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Thread: If you have half an hour to spare, here is an interesting interview with Ben Carson

  1. #31
    Senior Member DA's Avatar
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    everyone leave gettinup alone. she obvious knows black people well. i would even bet she has a black friend.

  2. #32
    Senior Member gettinup's Avatar
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    DA, you are so funny. Like, Roc Hudson funny.
    Originally posted by DA:

    everyone leave gettinup alone. she obvious knows black people well. i would even bet she has a black friend.

  3. #33
    I will show my ignorance as always - also I haven't seen the Carson interview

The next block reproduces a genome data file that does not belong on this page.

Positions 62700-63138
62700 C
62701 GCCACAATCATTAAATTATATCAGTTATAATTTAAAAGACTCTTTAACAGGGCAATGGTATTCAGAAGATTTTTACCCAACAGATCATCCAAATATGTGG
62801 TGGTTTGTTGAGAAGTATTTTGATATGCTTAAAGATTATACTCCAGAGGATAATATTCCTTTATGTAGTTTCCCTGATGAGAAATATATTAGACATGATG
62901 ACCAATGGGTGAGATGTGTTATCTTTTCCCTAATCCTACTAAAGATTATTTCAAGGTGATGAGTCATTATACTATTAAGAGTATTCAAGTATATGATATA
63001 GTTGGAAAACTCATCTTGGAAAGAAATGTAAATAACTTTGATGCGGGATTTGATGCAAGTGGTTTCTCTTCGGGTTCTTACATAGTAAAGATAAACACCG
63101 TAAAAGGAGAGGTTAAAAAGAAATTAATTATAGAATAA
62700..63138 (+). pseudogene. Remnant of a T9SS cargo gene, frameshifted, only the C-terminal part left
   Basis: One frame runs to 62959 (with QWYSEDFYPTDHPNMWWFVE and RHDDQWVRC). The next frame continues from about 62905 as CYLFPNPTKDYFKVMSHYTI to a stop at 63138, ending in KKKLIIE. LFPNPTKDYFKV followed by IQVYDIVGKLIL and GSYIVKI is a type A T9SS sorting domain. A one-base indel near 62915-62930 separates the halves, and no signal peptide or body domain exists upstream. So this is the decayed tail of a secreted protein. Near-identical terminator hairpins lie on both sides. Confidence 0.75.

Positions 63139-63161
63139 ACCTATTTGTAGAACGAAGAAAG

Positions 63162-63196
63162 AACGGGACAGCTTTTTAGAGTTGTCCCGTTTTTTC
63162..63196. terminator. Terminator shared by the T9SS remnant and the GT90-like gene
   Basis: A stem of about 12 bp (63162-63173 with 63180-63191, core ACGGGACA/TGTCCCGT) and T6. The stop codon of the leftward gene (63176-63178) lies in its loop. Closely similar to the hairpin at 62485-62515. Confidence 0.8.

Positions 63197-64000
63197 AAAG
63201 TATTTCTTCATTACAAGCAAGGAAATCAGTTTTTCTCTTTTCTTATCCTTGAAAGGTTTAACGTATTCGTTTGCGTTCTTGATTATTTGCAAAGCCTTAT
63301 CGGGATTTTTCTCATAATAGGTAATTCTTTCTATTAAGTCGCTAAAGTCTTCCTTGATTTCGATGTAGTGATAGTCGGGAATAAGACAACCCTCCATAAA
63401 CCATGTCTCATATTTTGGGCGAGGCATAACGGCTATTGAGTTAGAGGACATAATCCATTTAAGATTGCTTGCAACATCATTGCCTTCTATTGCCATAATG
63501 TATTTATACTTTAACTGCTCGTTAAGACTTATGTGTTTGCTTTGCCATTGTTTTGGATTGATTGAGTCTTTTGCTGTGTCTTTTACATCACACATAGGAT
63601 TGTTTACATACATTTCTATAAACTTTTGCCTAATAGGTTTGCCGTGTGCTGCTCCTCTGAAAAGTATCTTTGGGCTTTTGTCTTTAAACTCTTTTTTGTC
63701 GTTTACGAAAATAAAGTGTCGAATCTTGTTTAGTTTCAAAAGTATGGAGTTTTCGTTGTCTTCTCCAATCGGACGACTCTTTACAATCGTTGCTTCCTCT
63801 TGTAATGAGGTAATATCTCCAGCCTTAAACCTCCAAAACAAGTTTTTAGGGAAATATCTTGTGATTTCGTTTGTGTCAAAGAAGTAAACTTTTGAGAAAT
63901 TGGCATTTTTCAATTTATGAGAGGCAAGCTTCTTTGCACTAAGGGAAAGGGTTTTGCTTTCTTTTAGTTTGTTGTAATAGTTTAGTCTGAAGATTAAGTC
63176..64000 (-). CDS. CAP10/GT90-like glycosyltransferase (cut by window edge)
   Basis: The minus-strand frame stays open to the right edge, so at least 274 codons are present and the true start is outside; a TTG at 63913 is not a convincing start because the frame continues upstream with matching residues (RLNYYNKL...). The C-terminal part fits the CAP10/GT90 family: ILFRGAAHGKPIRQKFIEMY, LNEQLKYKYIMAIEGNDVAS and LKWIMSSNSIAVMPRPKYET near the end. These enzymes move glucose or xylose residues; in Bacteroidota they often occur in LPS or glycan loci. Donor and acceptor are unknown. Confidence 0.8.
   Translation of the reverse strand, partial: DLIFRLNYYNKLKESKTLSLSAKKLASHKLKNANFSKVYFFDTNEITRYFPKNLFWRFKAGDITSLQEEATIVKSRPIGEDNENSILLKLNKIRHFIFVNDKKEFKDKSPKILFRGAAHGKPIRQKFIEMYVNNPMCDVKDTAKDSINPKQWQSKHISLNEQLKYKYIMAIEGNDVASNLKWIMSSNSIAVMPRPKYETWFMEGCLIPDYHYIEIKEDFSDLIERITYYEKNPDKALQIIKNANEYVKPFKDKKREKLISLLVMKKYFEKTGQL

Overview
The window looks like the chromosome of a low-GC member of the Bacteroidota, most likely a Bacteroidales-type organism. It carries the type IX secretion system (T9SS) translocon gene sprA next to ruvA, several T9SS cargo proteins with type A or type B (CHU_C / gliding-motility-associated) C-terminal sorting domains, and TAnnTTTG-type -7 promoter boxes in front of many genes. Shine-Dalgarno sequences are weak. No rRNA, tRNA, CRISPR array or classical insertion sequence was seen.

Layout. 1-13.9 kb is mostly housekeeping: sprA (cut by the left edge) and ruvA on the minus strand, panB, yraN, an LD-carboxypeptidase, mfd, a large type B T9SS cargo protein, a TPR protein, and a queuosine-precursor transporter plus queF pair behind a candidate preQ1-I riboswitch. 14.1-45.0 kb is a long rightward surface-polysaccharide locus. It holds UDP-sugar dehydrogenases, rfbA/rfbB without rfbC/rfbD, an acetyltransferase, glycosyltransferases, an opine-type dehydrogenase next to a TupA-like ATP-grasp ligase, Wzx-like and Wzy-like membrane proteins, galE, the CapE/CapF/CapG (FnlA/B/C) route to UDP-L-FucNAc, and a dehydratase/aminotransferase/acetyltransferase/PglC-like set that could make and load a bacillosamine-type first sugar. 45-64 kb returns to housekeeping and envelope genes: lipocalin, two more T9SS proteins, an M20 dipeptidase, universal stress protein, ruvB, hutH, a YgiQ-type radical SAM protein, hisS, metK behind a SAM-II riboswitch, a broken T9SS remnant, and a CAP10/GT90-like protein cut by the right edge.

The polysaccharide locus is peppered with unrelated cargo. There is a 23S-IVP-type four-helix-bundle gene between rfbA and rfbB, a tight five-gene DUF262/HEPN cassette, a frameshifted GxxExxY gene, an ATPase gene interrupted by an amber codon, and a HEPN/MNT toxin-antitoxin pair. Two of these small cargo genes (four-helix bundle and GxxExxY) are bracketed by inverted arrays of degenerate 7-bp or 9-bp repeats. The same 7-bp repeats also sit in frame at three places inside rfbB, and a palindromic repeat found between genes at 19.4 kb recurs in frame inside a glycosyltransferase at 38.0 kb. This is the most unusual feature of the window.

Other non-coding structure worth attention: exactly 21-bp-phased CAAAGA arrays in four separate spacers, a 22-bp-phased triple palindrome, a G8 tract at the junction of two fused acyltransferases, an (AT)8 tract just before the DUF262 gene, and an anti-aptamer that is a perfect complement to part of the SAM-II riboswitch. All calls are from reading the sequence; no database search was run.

But, isn't it a bit unscientific to believe in creation? It has always seemed that way to me (but I'm pretty dumb so it doesn't count!)

    One day we may be able to read each other's minds and really understand how another person can believe something that seems unbelievable to me. - may stop a lot of wars

  4. #34
    Banned Faye's Avatar
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    I did see the interview and loved it!

    My biggest surprise was that Carson doesn't believe in organized religion because he doesn't like to be controled!

    He said he wasn't religious.

    "Together we stand, divided we fall..."


  5. #35
    Originally posted by gettinup:

    NATIONAL ASSOCIATION OF RELIGION AND PEOPLES (NARP) et el, 1998:

    "...assuredly it would be extremely hard to trac the eginnings of this particular race of people (blacks) as time has erased their beginning. Further religion, rather, a belief in One God, has been traceable to the furthest anthropologic discoveries this commission has been able to discover."